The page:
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Modification of Conducting Polymer Thin Film Interfaces Using Self-Assembled Monolayers Containing Transition Metal Complexes

Published online by Cambridge University Press:  11 February 2011

David M. Sarno
Affiliation:
Department of Chemistry, Institute for Materials Research, and Integrated Electronics and Engineering Center, State University of New York at Binghamton, Binghamton, NY, 13902.
Sudhindra Prasad
Affiliation:
Department of Chemistry, Institute for Materials Research, and Integrated Electronics and Engineering Center, State University of New York at Binghamton, Binghamton, NY, 13902.
Wayne E. Jones Jr
Affiliation:
Department of Chemistry, Institute for Materials Research, and Integrated Electronics and Engineering Center, State University of New York at Binghamton, Binghamton, NY, 13902.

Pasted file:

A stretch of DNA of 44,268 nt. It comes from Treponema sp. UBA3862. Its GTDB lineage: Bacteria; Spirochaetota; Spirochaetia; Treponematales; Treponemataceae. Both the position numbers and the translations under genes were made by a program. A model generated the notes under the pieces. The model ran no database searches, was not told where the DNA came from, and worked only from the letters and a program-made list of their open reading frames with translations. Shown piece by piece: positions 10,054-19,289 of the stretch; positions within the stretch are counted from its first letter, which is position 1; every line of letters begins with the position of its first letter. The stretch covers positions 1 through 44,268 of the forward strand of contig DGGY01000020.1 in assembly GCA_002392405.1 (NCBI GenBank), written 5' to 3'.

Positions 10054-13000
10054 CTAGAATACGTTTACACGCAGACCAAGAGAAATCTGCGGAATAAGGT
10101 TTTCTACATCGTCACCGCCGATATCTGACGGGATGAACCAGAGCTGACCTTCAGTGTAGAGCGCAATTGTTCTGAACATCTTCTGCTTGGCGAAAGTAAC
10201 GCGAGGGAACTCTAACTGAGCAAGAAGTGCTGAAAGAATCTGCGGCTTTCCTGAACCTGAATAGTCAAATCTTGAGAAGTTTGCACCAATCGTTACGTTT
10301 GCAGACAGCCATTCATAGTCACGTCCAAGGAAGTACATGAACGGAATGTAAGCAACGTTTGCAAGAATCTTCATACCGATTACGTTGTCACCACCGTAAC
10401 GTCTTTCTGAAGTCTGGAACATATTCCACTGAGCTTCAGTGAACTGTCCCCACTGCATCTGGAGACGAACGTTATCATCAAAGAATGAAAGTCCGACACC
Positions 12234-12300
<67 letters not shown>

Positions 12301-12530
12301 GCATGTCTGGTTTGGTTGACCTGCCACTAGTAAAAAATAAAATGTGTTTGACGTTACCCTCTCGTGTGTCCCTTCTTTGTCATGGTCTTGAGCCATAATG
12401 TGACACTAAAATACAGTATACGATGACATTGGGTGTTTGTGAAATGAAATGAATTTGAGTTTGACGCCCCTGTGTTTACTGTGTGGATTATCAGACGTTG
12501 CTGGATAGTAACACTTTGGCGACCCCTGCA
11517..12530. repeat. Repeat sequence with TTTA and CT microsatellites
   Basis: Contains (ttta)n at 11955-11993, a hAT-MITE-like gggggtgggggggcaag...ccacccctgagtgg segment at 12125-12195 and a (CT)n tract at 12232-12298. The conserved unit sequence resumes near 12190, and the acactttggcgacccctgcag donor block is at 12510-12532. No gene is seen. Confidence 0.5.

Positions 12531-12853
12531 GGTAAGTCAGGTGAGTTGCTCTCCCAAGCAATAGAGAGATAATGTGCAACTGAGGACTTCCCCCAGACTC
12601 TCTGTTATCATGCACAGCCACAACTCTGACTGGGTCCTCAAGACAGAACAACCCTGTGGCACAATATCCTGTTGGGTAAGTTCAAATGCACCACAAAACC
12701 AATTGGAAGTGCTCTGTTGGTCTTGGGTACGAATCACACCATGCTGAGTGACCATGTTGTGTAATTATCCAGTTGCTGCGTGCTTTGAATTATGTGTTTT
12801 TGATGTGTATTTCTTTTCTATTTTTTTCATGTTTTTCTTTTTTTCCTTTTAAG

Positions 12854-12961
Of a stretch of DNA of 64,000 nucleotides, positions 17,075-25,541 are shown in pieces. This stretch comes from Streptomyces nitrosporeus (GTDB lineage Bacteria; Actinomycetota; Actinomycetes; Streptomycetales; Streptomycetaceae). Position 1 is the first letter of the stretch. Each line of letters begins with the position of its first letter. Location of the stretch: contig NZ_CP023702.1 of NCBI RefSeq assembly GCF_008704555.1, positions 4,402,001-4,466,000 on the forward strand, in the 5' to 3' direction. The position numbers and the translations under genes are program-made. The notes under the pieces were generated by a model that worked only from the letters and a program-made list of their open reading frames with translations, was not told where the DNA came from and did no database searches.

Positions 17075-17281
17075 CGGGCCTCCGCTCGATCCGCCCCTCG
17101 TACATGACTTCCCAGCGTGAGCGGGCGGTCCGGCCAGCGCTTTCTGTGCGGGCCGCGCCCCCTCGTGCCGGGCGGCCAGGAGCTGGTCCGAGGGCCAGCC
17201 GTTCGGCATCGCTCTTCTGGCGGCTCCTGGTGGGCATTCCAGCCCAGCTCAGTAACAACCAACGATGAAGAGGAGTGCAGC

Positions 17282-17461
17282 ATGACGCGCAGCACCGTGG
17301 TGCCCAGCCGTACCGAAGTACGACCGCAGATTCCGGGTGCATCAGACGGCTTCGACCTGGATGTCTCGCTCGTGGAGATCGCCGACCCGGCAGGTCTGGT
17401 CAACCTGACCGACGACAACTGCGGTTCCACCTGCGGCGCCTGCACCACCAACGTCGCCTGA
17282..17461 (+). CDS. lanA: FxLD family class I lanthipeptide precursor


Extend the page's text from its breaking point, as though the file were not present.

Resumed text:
Luis J. Matienzo
Affiliation:
IBM Microelectronics, Endicott, NY, 13760.
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Abstract

Thin films of polyaniline (PANi) have been in-situ deposited onto fused silica plates modified with ruthenium porphyrin and polypyridyl complexes coordinated to self-assembled monolayers of pyridyl-terminated alkylsilanes. Based on UV-vis and AFM studies, PANi exhibits a slower deposition rate and an earlier onset of secondary nucleation on the metal complex-modified interfaces. Electrical conductivity of the HCl-doped emeraldine salt form of PANi is increased to as high as 40 S/cm, relative to <1 S/cm on bare silica, measured under the same conditions and in the absence of any external modification to the polymer films. These changes are attributed to favorable π interactions between the aromatic surface species and the conjugated polymer that lead to a more expanded coil conformation for PANi.

Type
Research Article
Copyright
Copyright © Materials Research Society 2003

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